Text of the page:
Keywords: equality of opportunity, fairness, currency of equal opportunities, meritocracy, egalitarian liberalism, libertarianism, neoliberalism

Mitja Sardoč, senior researsch fellow at the Pedagogical Research Institute, Ljubljana. Editor-in-chief of Theory and Research in Education. Author of the monograph Multikulturalizem: pro et contra; editor of Citizenship, Inclusion and Democracy and Toleration, Respect and Recognition in Education. (This email address is being protected from spambots. You need JavaScript enabled to view it.)




pp. 132–156 by Tatjana Greif

Lives Without Privacy: Biographical Blindness in Theory Building

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 Historical discourse is covered with ‘blind spots’ when dealing with historical role, active contribution, and participation in general of women. This emptiness is ever more obvious with regard to categories of women alternative to the mainstream gender model. While generally women artists as internally undifferentiated and amorphous gender monolith are purely represented within art history and research of art practice, non-hetero-normative women as a deviating minority are just ‘invisible’. It’s not only about the heteronormativism and heterosexism of the mainstream art history but also about phobias of feminist theory. The basic question is when, how and why the biographical approach in art analysis remains unresponsive to biographical specifics outside the socially affirmative mainstream, and why is it important in the biographical optic to detect lost elements through sharper-focused lance. 

Keywords: biographical approach, art history, heteronormativism, unmarried women, lesbian women

Tatjana Greif, PhD in archaeology, author, editor, activist in the area of LGBT culture, politics and human rights. (This email address is being protected from spambots. You need JavaScript enabled to view it.)

pp. 157–180 by Ljiljana Kolešnik

Nasta Rojc’s Self-portraits: an Early Case of Shaping Lesbian Identity in Croatian Modern Art

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A study of a series of self-portraits by the Croatian artist Nasta Rojc painted between 1912 and 1925 indicates a rounded work, with a planned and predetermined goal, in which complex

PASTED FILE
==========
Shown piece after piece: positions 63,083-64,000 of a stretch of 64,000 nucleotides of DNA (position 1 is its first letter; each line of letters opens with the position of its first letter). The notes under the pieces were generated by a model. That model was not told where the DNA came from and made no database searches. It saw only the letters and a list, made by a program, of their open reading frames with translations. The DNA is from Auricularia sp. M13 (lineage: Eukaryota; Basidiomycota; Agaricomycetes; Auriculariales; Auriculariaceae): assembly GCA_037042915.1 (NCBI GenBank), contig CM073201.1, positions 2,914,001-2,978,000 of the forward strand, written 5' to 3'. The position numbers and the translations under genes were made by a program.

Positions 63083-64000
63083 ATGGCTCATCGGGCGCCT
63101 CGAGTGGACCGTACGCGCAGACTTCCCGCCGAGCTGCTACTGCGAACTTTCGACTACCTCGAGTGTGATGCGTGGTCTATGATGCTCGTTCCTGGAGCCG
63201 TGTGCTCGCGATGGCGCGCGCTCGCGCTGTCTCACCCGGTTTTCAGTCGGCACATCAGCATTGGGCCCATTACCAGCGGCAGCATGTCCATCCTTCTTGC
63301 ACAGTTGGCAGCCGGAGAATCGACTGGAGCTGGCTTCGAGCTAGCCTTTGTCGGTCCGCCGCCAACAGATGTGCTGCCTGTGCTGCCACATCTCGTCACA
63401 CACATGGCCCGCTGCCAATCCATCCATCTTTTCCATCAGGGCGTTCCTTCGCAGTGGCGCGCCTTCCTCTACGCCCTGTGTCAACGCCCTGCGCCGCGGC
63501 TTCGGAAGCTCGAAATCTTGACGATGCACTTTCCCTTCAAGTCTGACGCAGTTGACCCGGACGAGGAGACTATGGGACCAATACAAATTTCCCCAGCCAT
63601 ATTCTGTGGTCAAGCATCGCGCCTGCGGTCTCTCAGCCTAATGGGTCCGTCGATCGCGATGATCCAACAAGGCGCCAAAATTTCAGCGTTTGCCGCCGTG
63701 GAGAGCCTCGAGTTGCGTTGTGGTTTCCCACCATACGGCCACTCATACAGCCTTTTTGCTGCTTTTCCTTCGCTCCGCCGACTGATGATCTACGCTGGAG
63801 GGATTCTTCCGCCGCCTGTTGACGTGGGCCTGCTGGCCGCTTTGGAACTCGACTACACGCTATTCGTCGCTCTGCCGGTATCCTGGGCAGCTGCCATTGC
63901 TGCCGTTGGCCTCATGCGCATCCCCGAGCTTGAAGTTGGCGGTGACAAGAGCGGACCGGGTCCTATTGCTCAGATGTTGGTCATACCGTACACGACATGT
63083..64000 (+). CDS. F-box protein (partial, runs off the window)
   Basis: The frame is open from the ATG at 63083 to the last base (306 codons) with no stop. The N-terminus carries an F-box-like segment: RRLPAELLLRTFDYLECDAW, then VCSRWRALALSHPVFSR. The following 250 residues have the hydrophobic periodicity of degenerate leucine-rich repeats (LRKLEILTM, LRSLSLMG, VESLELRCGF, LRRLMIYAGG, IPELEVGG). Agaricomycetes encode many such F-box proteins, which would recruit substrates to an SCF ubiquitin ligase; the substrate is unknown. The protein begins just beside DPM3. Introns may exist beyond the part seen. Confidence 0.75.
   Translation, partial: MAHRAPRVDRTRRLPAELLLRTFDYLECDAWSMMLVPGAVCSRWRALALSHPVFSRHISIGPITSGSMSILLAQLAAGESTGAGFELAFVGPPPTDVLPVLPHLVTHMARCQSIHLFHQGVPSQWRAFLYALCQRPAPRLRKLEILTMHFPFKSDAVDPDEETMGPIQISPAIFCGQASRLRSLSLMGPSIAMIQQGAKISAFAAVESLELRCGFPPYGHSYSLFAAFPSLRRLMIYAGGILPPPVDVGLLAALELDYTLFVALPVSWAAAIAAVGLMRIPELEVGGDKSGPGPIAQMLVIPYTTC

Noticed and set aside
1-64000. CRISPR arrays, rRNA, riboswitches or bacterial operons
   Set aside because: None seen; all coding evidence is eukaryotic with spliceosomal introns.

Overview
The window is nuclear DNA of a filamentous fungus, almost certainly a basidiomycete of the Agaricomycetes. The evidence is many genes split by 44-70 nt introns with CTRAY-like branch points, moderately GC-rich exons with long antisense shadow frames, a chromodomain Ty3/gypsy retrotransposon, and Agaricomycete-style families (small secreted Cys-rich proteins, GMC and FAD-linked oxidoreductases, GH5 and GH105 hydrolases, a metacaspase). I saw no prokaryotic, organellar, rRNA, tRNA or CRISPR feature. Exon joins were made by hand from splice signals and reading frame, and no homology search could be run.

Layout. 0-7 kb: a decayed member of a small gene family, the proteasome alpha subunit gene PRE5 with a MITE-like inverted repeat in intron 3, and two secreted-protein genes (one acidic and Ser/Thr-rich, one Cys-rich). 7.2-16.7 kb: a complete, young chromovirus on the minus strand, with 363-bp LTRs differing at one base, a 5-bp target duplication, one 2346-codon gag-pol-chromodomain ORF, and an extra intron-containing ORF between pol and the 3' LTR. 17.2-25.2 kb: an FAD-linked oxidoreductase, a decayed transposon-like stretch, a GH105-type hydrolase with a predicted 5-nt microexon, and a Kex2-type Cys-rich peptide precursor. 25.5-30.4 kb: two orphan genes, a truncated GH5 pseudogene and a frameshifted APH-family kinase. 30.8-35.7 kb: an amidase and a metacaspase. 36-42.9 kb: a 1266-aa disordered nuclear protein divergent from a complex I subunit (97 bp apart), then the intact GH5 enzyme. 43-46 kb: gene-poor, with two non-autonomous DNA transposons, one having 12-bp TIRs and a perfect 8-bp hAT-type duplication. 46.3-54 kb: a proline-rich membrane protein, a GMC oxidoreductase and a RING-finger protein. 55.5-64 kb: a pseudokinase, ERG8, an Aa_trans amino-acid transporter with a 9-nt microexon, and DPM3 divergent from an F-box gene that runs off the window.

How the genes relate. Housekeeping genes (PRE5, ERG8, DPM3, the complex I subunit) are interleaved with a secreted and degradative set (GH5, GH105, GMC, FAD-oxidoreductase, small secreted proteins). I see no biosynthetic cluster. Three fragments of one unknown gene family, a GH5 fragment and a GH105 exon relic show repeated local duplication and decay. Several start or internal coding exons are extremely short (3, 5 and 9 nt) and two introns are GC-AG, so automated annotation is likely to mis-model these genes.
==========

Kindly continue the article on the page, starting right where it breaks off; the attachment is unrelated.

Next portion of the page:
meanings can be read within the codes of lesbian subculture from the beginning of the century. Her usage of such a visual and symbolic language associates her directly with the circle of painters such as Romaine Brooks, Hanna Gluckstein and Jeanne Mammen, who played a central role in the visualization and cultural articulation of the new type of the sexualized female subject in the period of early modernism. Nasta Rojc initiated her project of building the visual and cultural image of lesbian sexuality rather earlier than it happened in other, »more advanced« European milieus, and concluded it in the moment when it reached its climax in the metropolis of modernism, which challenges the traditional thesis on the peripheral position of the Croatian art at the time.

Keywords: women, painting, modernism, lesbian identity

Ljiljana Kolešnik is an art historian, senior research adviser at the Croatian Institute of Art History (This email address is being protected from spambots. You need JavaScript enabled to view it.).

pp. 181–188 by Jasmina Šepetavc

Fragile Histories: Reconstruction of Lesbian Subject in Barbara Hammer’s Film

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The case study of the film Nitrate kisses, the first part of the so called “History Trilogy” by the lesbian movie director Barbara Hammer, indicates how alternative histories could be conceptualized. The movie evokes questions such as how to reconstruct the fragmented lesbian history in a way that a continuum of the community through time can be established; who belongs, and who has been excluded from the history of lesbianism. On a second level, the movie opens the possibilities of an alternative historiography that deals not only with the processes of exclusion and a reconstruction of history into a narrative but seeks also the connections of belonging in the fragmented affective history of touch.

Keywords: Hammer, lesbian history, haptic visuals

Jasmina Šepetavc is a PhD student of gender studies and editor-in-chief of Tribuna, a critical student newspaper. (This email address is being protected from spambots. You need JavaScript enabled to view it.)

pp. 189– 217 by Lillian Faderman

Odd Girls and Twilight Lovers

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Historian Lillian Faderman’s text is taken from her book Odd Girls and Twilight Lovers: A History of Lesbian Life in Twentieth-Century America, which was published by Columbia University in 1991. For the present edition of the Journal for Critique of Science, author’s introduction and the first chapter are translated. Author is interested in, as she says, the development of love between women in America in the 20th century, beginning with the institution of the romantic friendship, which reached its peak at the turn from the 19th to 20th century, when an increasing number of middle-class women became, for the first time in history, capable to maintain themselves independently. The book is generally aimed at tracing the development of lesbian subcultures, while also trying to offer the views of those lesbians from both the past and the present who remained out of them, those whose lives have been held or are still held primarily or exclusively within the heterosexual communities and can be understood as lesbian just because of their secret sexual identification.

Keywords: lesbian history, romantic friendship, sexual identification, lesbian subcultures, modern lesbian identity

pp. 218–231 by Nataša Velikonja


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“Gay, Elderly, Self-Standing Lady From the Castle Rauhenstein”: Elements of Romantic Friendship in the Works of Pavlina Pajk